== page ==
For a Time, Brazil’s Samba Was a Weapon Against the Dictatorship

As the world gets into the Carnaval spirit, we look at how Brazilian music has contributed to the fight for social justice.

The famous Brazilian rhythm of samba, the soundtrack to annual Carnaval festivities, has been more than just a reflection of the happiness and celebration the South American nation is known for. It has also been a form of activism against repression in Brazil.

For decades, several artists have used samba music to express their opinions on the social, economic and political issues in the country. Artists who were censored during the country’s dictatorships managed to pass along their political protest messages disguised as happy tunes.

During the military dictatorship of General Getúlio Vargas in the 1930s, the government used the development of samba as a way to unify Brazilian culture.

As escolas de samba (samba clubs) expanded, Vargas used the style of music to wash away any signs of social struggle. The dictatorship prohibited any criticism during the parades to prevent any awareness of class struggle by the poor.

Then, during the military dictatorship of the 1960s and ’70s, samba music became a symbol of resistance. One of the main artists who became a worldwide figure for his lyrics and music is Chico Buarque, who mixed popular culture and poetry to criticize human rights abuses in the country.

After the 1964 military coup in Brazil, Buarque began writing social and political songs, which were in return censored. He began using analogies, puns and subtle references to avoid censorship.

Buarque was arrested in 1968 and lived in exile in Italy in 1969. He returned to Brazil in 1970 and continued writing songs as a protest against the dictatorship.

One of his songs, called “Despite You,” has become a hymn for social struggles. The lyrics say:

“Today you are the one who rules / What you say is a fact / There is no discussion / Today we are talking secretly / And looking at the floor / You who invented that state / And invented all obscurity / You who invented sin / Forgot to invent forgiveness.”

Another one of his popular songs, “Calice,” talks about a biblical story, but it really refers to the military repression. He plays with the Portuguese word “cale-se,” which means shut up, and the religious “chalice.”

One of the verses says: “How to drink this bitter drink / Swallowing the pain, swallowing the hard work / Even if the mouth is silent / Silence in the city is not heard / What’s the use of being a saint’s son? / It would be better to be the other’s child /Another less dead reality / Such a lie, so much brute force.”

Carnaval 2017

Carnaval celebrations began on Friday in Brazil, drawing thousands of costumed revelers to block parties in 32-degree Celsius (90 degrees Fahrenheit) heat.

Hundreds of thousands of people took to the streets on Saturday for Rio de Janeiro’s oldest and biggest block party, the Bola Preta. In the past, the “Black Ball” has drawn up to 1 million revelers dressed in black and white to Rio’s historic center.

The five-day festival is expected to generate an estimated US$ 1 billion in revenue for Rio, but the celebrations began on an odd note when the city’s deeply religious mayor didn’t show up for the starting ceremony on Friday.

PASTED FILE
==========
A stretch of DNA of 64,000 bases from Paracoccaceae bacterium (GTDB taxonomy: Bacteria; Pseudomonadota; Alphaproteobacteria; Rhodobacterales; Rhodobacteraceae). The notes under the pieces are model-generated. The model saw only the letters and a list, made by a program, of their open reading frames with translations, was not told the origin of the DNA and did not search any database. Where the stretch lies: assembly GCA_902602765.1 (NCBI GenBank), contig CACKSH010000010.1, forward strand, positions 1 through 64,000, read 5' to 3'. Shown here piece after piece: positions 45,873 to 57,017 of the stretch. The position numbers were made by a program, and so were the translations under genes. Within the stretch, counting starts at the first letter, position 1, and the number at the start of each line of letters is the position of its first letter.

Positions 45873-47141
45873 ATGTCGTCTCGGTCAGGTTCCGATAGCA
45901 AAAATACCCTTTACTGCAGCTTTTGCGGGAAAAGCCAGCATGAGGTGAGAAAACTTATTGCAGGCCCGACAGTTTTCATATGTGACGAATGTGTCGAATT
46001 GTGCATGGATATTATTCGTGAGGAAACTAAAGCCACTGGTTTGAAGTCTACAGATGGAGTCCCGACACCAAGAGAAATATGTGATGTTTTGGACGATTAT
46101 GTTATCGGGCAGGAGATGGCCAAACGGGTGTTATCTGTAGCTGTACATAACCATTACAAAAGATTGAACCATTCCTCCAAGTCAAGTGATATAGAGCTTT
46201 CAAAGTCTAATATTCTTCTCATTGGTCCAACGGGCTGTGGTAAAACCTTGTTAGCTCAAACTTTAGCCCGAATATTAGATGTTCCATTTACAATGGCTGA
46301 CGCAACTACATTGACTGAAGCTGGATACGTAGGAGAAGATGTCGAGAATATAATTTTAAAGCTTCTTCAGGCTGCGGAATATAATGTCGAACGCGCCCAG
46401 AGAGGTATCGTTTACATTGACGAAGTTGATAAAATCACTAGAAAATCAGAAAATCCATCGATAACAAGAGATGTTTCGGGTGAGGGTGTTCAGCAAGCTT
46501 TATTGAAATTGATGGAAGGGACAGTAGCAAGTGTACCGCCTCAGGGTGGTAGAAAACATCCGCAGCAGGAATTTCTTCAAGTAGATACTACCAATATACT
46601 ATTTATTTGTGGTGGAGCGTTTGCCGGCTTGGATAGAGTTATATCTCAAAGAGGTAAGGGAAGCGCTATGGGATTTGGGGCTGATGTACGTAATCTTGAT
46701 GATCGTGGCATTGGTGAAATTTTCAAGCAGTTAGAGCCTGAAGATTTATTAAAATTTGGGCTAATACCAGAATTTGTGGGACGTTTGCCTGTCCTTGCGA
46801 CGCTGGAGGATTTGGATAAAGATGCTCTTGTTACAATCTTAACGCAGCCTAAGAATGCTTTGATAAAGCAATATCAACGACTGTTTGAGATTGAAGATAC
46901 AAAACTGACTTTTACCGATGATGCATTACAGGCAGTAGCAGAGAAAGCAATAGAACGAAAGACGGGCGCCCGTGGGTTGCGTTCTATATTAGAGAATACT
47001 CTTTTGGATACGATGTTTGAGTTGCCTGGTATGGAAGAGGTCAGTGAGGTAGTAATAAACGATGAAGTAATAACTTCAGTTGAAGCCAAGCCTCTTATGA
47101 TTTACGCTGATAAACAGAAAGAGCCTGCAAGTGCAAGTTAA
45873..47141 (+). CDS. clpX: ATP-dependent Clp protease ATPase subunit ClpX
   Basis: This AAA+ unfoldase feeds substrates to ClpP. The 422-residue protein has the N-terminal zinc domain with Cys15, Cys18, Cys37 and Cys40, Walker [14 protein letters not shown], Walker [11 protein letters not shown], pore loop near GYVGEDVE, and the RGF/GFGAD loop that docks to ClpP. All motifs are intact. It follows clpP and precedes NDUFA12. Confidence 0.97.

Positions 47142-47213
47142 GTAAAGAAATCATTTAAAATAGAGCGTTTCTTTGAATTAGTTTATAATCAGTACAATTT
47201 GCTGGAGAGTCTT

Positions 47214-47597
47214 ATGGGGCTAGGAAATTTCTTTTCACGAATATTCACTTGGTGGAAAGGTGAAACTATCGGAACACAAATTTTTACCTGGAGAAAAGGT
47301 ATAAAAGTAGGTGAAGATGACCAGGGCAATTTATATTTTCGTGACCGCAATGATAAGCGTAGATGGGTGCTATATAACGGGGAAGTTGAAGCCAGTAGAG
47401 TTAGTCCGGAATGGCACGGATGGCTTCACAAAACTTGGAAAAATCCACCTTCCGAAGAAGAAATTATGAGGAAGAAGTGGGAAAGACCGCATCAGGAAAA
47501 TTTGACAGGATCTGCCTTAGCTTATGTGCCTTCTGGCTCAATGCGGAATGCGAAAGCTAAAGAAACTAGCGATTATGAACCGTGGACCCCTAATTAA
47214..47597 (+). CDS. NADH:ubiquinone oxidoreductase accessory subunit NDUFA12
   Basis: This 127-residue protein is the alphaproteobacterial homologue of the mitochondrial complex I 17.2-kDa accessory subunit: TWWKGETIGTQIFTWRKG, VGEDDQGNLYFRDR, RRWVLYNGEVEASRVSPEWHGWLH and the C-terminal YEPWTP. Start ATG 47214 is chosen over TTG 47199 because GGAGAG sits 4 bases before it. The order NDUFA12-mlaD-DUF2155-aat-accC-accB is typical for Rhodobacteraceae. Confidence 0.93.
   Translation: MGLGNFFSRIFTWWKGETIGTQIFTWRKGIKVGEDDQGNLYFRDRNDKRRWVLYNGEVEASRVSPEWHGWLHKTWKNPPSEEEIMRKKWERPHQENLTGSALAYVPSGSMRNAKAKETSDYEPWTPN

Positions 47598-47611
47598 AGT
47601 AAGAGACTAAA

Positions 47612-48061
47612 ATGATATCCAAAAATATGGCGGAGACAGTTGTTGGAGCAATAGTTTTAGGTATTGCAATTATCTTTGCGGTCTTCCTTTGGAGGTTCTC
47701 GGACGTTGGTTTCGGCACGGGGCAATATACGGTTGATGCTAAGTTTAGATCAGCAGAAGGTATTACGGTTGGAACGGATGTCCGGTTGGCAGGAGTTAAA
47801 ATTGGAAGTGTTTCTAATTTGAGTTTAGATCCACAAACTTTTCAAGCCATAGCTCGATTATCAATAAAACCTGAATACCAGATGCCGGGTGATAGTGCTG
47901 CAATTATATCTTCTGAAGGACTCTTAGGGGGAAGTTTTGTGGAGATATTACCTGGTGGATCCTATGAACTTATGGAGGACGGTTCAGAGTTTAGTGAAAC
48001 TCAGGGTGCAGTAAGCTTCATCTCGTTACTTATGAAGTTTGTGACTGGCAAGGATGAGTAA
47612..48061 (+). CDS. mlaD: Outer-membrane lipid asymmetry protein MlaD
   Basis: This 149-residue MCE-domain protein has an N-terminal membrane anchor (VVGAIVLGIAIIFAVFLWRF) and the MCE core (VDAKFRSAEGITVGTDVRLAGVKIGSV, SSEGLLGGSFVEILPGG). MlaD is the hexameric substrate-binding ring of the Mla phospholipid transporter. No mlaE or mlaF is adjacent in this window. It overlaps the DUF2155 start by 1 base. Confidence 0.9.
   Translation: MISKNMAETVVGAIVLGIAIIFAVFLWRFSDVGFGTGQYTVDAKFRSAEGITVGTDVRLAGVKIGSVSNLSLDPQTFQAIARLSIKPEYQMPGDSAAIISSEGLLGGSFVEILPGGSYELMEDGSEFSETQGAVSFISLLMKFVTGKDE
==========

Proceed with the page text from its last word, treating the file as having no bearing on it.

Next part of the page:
After delaying the start of the ceremony for two and a half hours in the Sambodromo stadium, Mayor Marcelo Crivella never came. Instead, the city culture secretary arrived to give the Carnaval king or “Rei Momo” the ceremonial key to the city.

When asked why Crivella, a retired evangelical bishop, did not attend, the culture chief said: “His wife is sick.”

In Salvador, an enormous crowd gathered on Saturday to hear musicians Gilberto Gil and Caetano Veloso sing as they celebrated 50 years of the Tropicalia musical movement that they started.

São Paulo, Brazil’s business capital, party-goers clogged traffic while its Carnaval parades made their way down a main city avenue.
Celebrations will continue across the country until Tuesday.

Old Tunes for Pain

Several musicians go to a hospital in São Paulo and play old songs for the terminally ill to calm their pain and suffering.

Sebastiao gasps, unable to control his breathing, but suddenly the sounds of a flute calm his discomfort. They are the chords of a song he remembers from long ago, played by one of the musicians dedicated to alleviating the suffering of patients being treated for their pain at a Brazilian hospital.

“When I first came here there were about 13 people in the ward. Sebastião wore an oxygen mask and breathed with great difficulty, very fast. But when I started playing his breathing calmed down in 10 seconds. Everybody started crying and I almost cried myself,” Brazilian flutist Antonio Carrasqueira told reporters.

Antonio’s story is one of the many emotional accounts told by musicians who every week go to São Paulo’s Premier Hospital, not to play songs from their own repertoire but rather songs that the patients remember from long ago.

Several years ago Samir Salman, director of the clinic for those suffering degenerative diseases or for seniors who need pain relief, decided to include music in the “hospital’s strategy, as one more therapeutic treatment.”

“The idea is that the musician brings back the patient’s musical memories with the help of the medical staff and the sick person’s biography,” he revelade.

teleSUR/DW

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